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FRA 2000 - Forest resources of Bangladesh - Country report







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    Forest resources of Bhutan - Country report 1999
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    The Food and Agriculture Organization of the United Nations (FAO) regularly provides information on the world's forest resources. The FAO project "Strengthening Country Capacity in Forest Resource Assessment for Sustainable Forest Planning in the Asia Pacific Region (GCP/RAS/162/JPN)" is attempting to both supplement and support these effort by working at the regional and country level to develop information on the status, planning and management of forest resources in South Asian countries. Thi s report contains six chapters. The first chapter sketches the ecological, political and social governance of natural resources. The second chapter describes the condition of forest resources over space and time. The third chapter provides information to visualize economic the dimensions of forest resources. The fourth chapter attempts to capture the variable patterns of forest use. The fifth chapter presents the policy and planning framework that directs the management of forest resources. The sixth chapter considers the legal regulations that control the use and management of forests, assesses their impact on the social fabric of Bhutan, and examines the capacity of the Forest Department to enforce them. Bhutan is a kingdom ruled by a hereditary king. A majority of the Bhutanese are Buddhists and Buddhism is supported by the state. The total population is approximately 640 000 with a 2.9 percent annual growth rate. Bhutanese mostly live in about 1 000 villages organized into 20 dzong khags (districts) and 197 gewogs (blocks). The country has a basic need-based economy with a predominance of agriculture, animal husbandry, and forestry. The main land-use is forest. The narrow economic base of Bhutan is broadening with a declining share of the agriculture sector in the gross domestic product and an increasing share in the production sector, which includes hydropower generation projects..
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    FRA 2000 - Proceedings of South Asian regional workshop on planning, database and networking for sustainable forest management 2001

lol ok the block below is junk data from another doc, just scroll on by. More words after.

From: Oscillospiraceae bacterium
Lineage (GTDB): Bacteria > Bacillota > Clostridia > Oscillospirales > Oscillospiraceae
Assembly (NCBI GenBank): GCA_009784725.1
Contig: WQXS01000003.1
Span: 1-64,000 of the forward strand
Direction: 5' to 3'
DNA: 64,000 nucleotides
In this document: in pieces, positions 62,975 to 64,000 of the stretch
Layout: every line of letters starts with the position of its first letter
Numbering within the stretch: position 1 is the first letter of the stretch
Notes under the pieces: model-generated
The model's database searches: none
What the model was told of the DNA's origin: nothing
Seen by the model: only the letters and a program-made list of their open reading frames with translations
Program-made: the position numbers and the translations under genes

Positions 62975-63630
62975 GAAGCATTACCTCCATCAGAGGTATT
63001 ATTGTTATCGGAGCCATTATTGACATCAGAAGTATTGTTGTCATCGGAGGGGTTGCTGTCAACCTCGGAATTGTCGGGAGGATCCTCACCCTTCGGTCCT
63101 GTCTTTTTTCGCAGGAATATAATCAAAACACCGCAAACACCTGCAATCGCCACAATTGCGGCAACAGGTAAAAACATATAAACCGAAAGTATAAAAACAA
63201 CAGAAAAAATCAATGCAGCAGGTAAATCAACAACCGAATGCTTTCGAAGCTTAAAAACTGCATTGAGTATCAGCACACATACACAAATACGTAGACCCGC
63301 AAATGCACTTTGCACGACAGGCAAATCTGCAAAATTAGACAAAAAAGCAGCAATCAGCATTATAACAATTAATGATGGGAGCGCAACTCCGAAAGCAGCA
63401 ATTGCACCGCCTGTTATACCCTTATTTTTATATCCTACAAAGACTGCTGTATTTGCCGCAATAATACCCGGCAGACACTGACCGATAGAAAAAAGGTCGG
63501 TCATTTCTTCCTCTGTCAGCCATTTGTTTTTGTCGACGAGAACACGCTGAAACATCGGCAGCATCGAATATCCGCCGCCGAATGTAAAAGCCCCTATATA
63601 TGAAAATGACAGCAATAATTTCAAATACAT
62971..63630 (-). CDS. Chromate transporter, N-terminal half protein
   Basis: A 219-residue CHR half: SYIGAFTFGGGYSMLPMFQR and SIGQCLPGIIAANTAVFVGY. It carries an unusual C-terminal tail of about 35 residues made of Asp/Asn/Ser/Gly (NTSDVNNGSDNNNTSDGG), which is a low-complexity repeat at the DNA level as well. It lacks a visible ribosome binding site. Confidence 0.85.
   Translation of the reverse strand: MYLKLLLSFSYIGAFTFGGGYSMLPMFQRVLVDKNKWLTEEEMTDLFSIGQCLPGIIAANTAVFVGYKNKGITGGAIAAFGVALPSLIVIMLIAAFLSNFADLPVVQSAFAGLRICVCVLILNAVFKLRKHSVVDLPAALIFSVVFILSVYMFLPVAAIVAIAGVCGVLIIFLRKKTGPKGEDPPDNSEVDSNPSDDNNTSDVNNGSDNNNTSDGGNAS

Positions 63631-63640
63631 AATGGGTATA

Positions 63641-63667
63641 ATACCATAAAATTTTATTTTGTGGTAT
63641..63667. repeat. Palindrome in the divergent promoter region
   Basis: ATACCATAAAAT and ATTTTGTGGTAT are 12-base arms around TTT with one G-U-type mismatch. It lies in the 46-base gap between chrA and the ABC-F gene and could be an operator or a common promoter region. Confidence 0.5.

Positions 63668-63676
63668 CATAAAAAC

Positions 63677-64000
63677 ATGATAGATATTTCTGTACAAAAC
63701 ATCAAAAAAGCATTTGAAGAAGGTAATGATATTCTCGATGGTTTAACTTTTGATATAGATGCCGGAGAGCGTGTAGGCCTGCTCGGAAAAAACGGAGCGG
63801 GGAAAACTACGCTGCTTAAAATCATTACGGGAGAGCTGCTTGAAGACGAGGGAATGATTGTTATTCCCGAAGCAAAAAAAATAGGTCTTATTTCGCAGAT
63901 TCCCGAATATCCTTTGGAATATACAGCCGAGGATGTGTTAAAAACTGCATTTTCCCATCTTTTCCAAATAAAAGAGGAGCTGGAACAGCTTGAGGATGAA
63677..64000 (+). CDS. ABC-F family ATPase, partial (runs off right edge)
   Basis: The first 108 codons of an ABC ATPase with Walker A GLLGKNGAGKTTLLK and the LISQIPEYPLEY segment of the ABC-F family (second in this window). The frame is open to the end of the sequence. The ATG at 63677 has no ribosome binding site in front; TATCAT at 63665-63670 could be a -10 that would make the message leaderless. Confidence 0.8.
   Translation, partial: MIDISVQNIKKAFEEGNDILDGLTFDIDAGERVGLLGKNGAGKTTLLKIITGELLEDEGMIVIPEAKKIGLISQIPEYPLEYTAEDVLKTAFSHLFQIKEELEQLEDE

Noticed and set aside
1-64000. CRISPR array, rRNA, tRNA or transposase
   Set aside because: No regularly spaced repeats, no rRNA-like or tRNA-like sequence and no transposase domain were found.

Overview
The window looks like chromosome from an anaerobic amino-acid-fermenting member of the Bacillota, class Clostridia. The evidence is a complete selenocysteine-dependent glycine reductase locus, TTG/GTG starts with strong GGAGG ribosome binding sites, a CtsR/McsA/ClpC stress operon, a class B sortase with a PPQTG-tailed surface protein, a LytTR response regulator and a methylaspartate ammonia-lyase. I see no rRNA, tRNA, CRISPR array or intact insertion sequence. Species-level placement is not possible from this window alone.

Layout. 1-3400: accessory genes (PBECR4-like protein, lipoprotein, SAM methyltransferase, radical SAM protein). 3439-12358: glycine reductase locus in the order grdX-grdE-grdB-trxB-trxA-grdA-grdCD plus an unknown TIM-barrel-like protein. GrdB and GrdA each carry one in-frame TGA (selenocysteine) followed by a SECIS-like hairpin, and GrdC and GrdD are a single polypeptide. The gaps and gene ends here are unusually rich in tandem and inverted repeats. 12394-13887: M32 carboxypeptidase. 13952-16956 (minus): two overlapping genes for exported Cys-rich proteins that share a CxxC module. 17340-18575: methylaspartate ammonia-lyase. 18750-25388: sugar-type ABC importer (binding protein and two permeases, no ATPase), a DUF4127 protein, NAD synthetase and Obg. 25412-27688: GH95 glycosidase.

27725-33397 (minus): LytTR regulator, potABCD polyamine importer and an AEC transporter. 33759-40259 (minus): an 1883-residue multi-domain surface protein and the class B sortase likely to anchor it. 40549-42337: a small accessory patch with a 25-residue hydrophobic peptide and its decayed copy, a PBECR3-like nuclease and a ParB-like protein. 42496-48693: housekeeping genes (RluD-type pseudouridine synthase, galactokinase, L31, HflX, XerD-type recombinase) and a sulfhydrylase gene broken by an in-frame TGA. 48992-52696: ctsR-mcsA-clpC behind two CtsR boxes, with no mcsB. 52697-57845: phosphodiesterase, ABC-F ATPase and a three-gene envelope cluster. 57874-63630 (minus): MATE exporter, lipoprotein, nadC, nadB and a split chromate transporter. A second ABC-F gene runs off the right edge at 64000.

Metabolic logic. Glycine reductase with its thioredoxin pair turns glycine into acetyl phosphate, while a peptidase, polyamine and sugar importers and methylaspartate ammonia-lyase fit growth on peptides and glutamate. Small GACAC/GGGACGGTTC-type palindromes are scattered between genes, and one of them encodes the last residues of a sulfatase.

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    The second regional workshop under the framework of the project “Strengthening Country Capacity in Forest Resource Assessment for Sustainable Forest Planning in the Asia Pacific Region -GCP/RAS/162/JPN” was organized in Thimpu, Bhutan from May 23 to 26, 2000. The project derives its basis from FRA 1990 which indicated a very unsatisfactory condition not only in gathering, analyzing and reporting of forest information but also in making its use for sustainable forest planning and forest resource assessment at national and regional levels in all South Asian countries. The project supplements Forest Resources Assessment programme of FAO to fill current gaps in the forest resource information. It became operational on April 1st, 1998 and is scheduled to close in 2001. Three participants from each of the project countries (Bhutan, Bangladesh, Nepal, India, Pakistan and Sri Lanka) and a guest country (Myanmar) deliberated mainly on forest planning, forest databases, forest internet netw orking, world forest survey, regional forest forum/center and regional forest policy. The workshop was held in close cooperation with the Forestry Services Department of the Royal Government of Bhutan. Most of the participants presented study reports and documents for detailed technical discussion. This workshop achieved its planned objectives due to its focused design and active participation of the country delegates and resource persons.
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    FRA 2000 - Comparison of forest area and forest area change estimates derived from FRA 1990 and FRA 2000 2000
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    The working paper compares the 1990 net forest areas and the figures for net annual forest area change derived from FRA 1990 and FRA 2000. The total 1990 forest area registered by FRA 2000 was found to be 521 million ha or 15.1% larger than the corresponding figure from FRA 1990. This difference owes primarily to change of definitions of forest between the assessments (in particular the lowering of the threshold value for crown density in the industrialized countries from 20 to 10%). The change of forest definitions had the largest impact on the reported forest areas for Australia and the Former USSR. Due to the above, a larger forest area was studied in FRA 2000 compared to FRA 1990. Despite that, the net annual forest area change during the 1990's reported for FRA 2000 was - 9.4 million ha, representing a positive development from the FRA 1990 estimate of - 13.1 million ha during the 1980's. The rate of net forest area loss as reported by FRA has thereby decreased by 3.7 million ha f rom the 1980's to the 1990s. If the FRA 1990 definitions are applied to the data for the 1990s, the slowing net deforestation trend at the global level is further enhanced.

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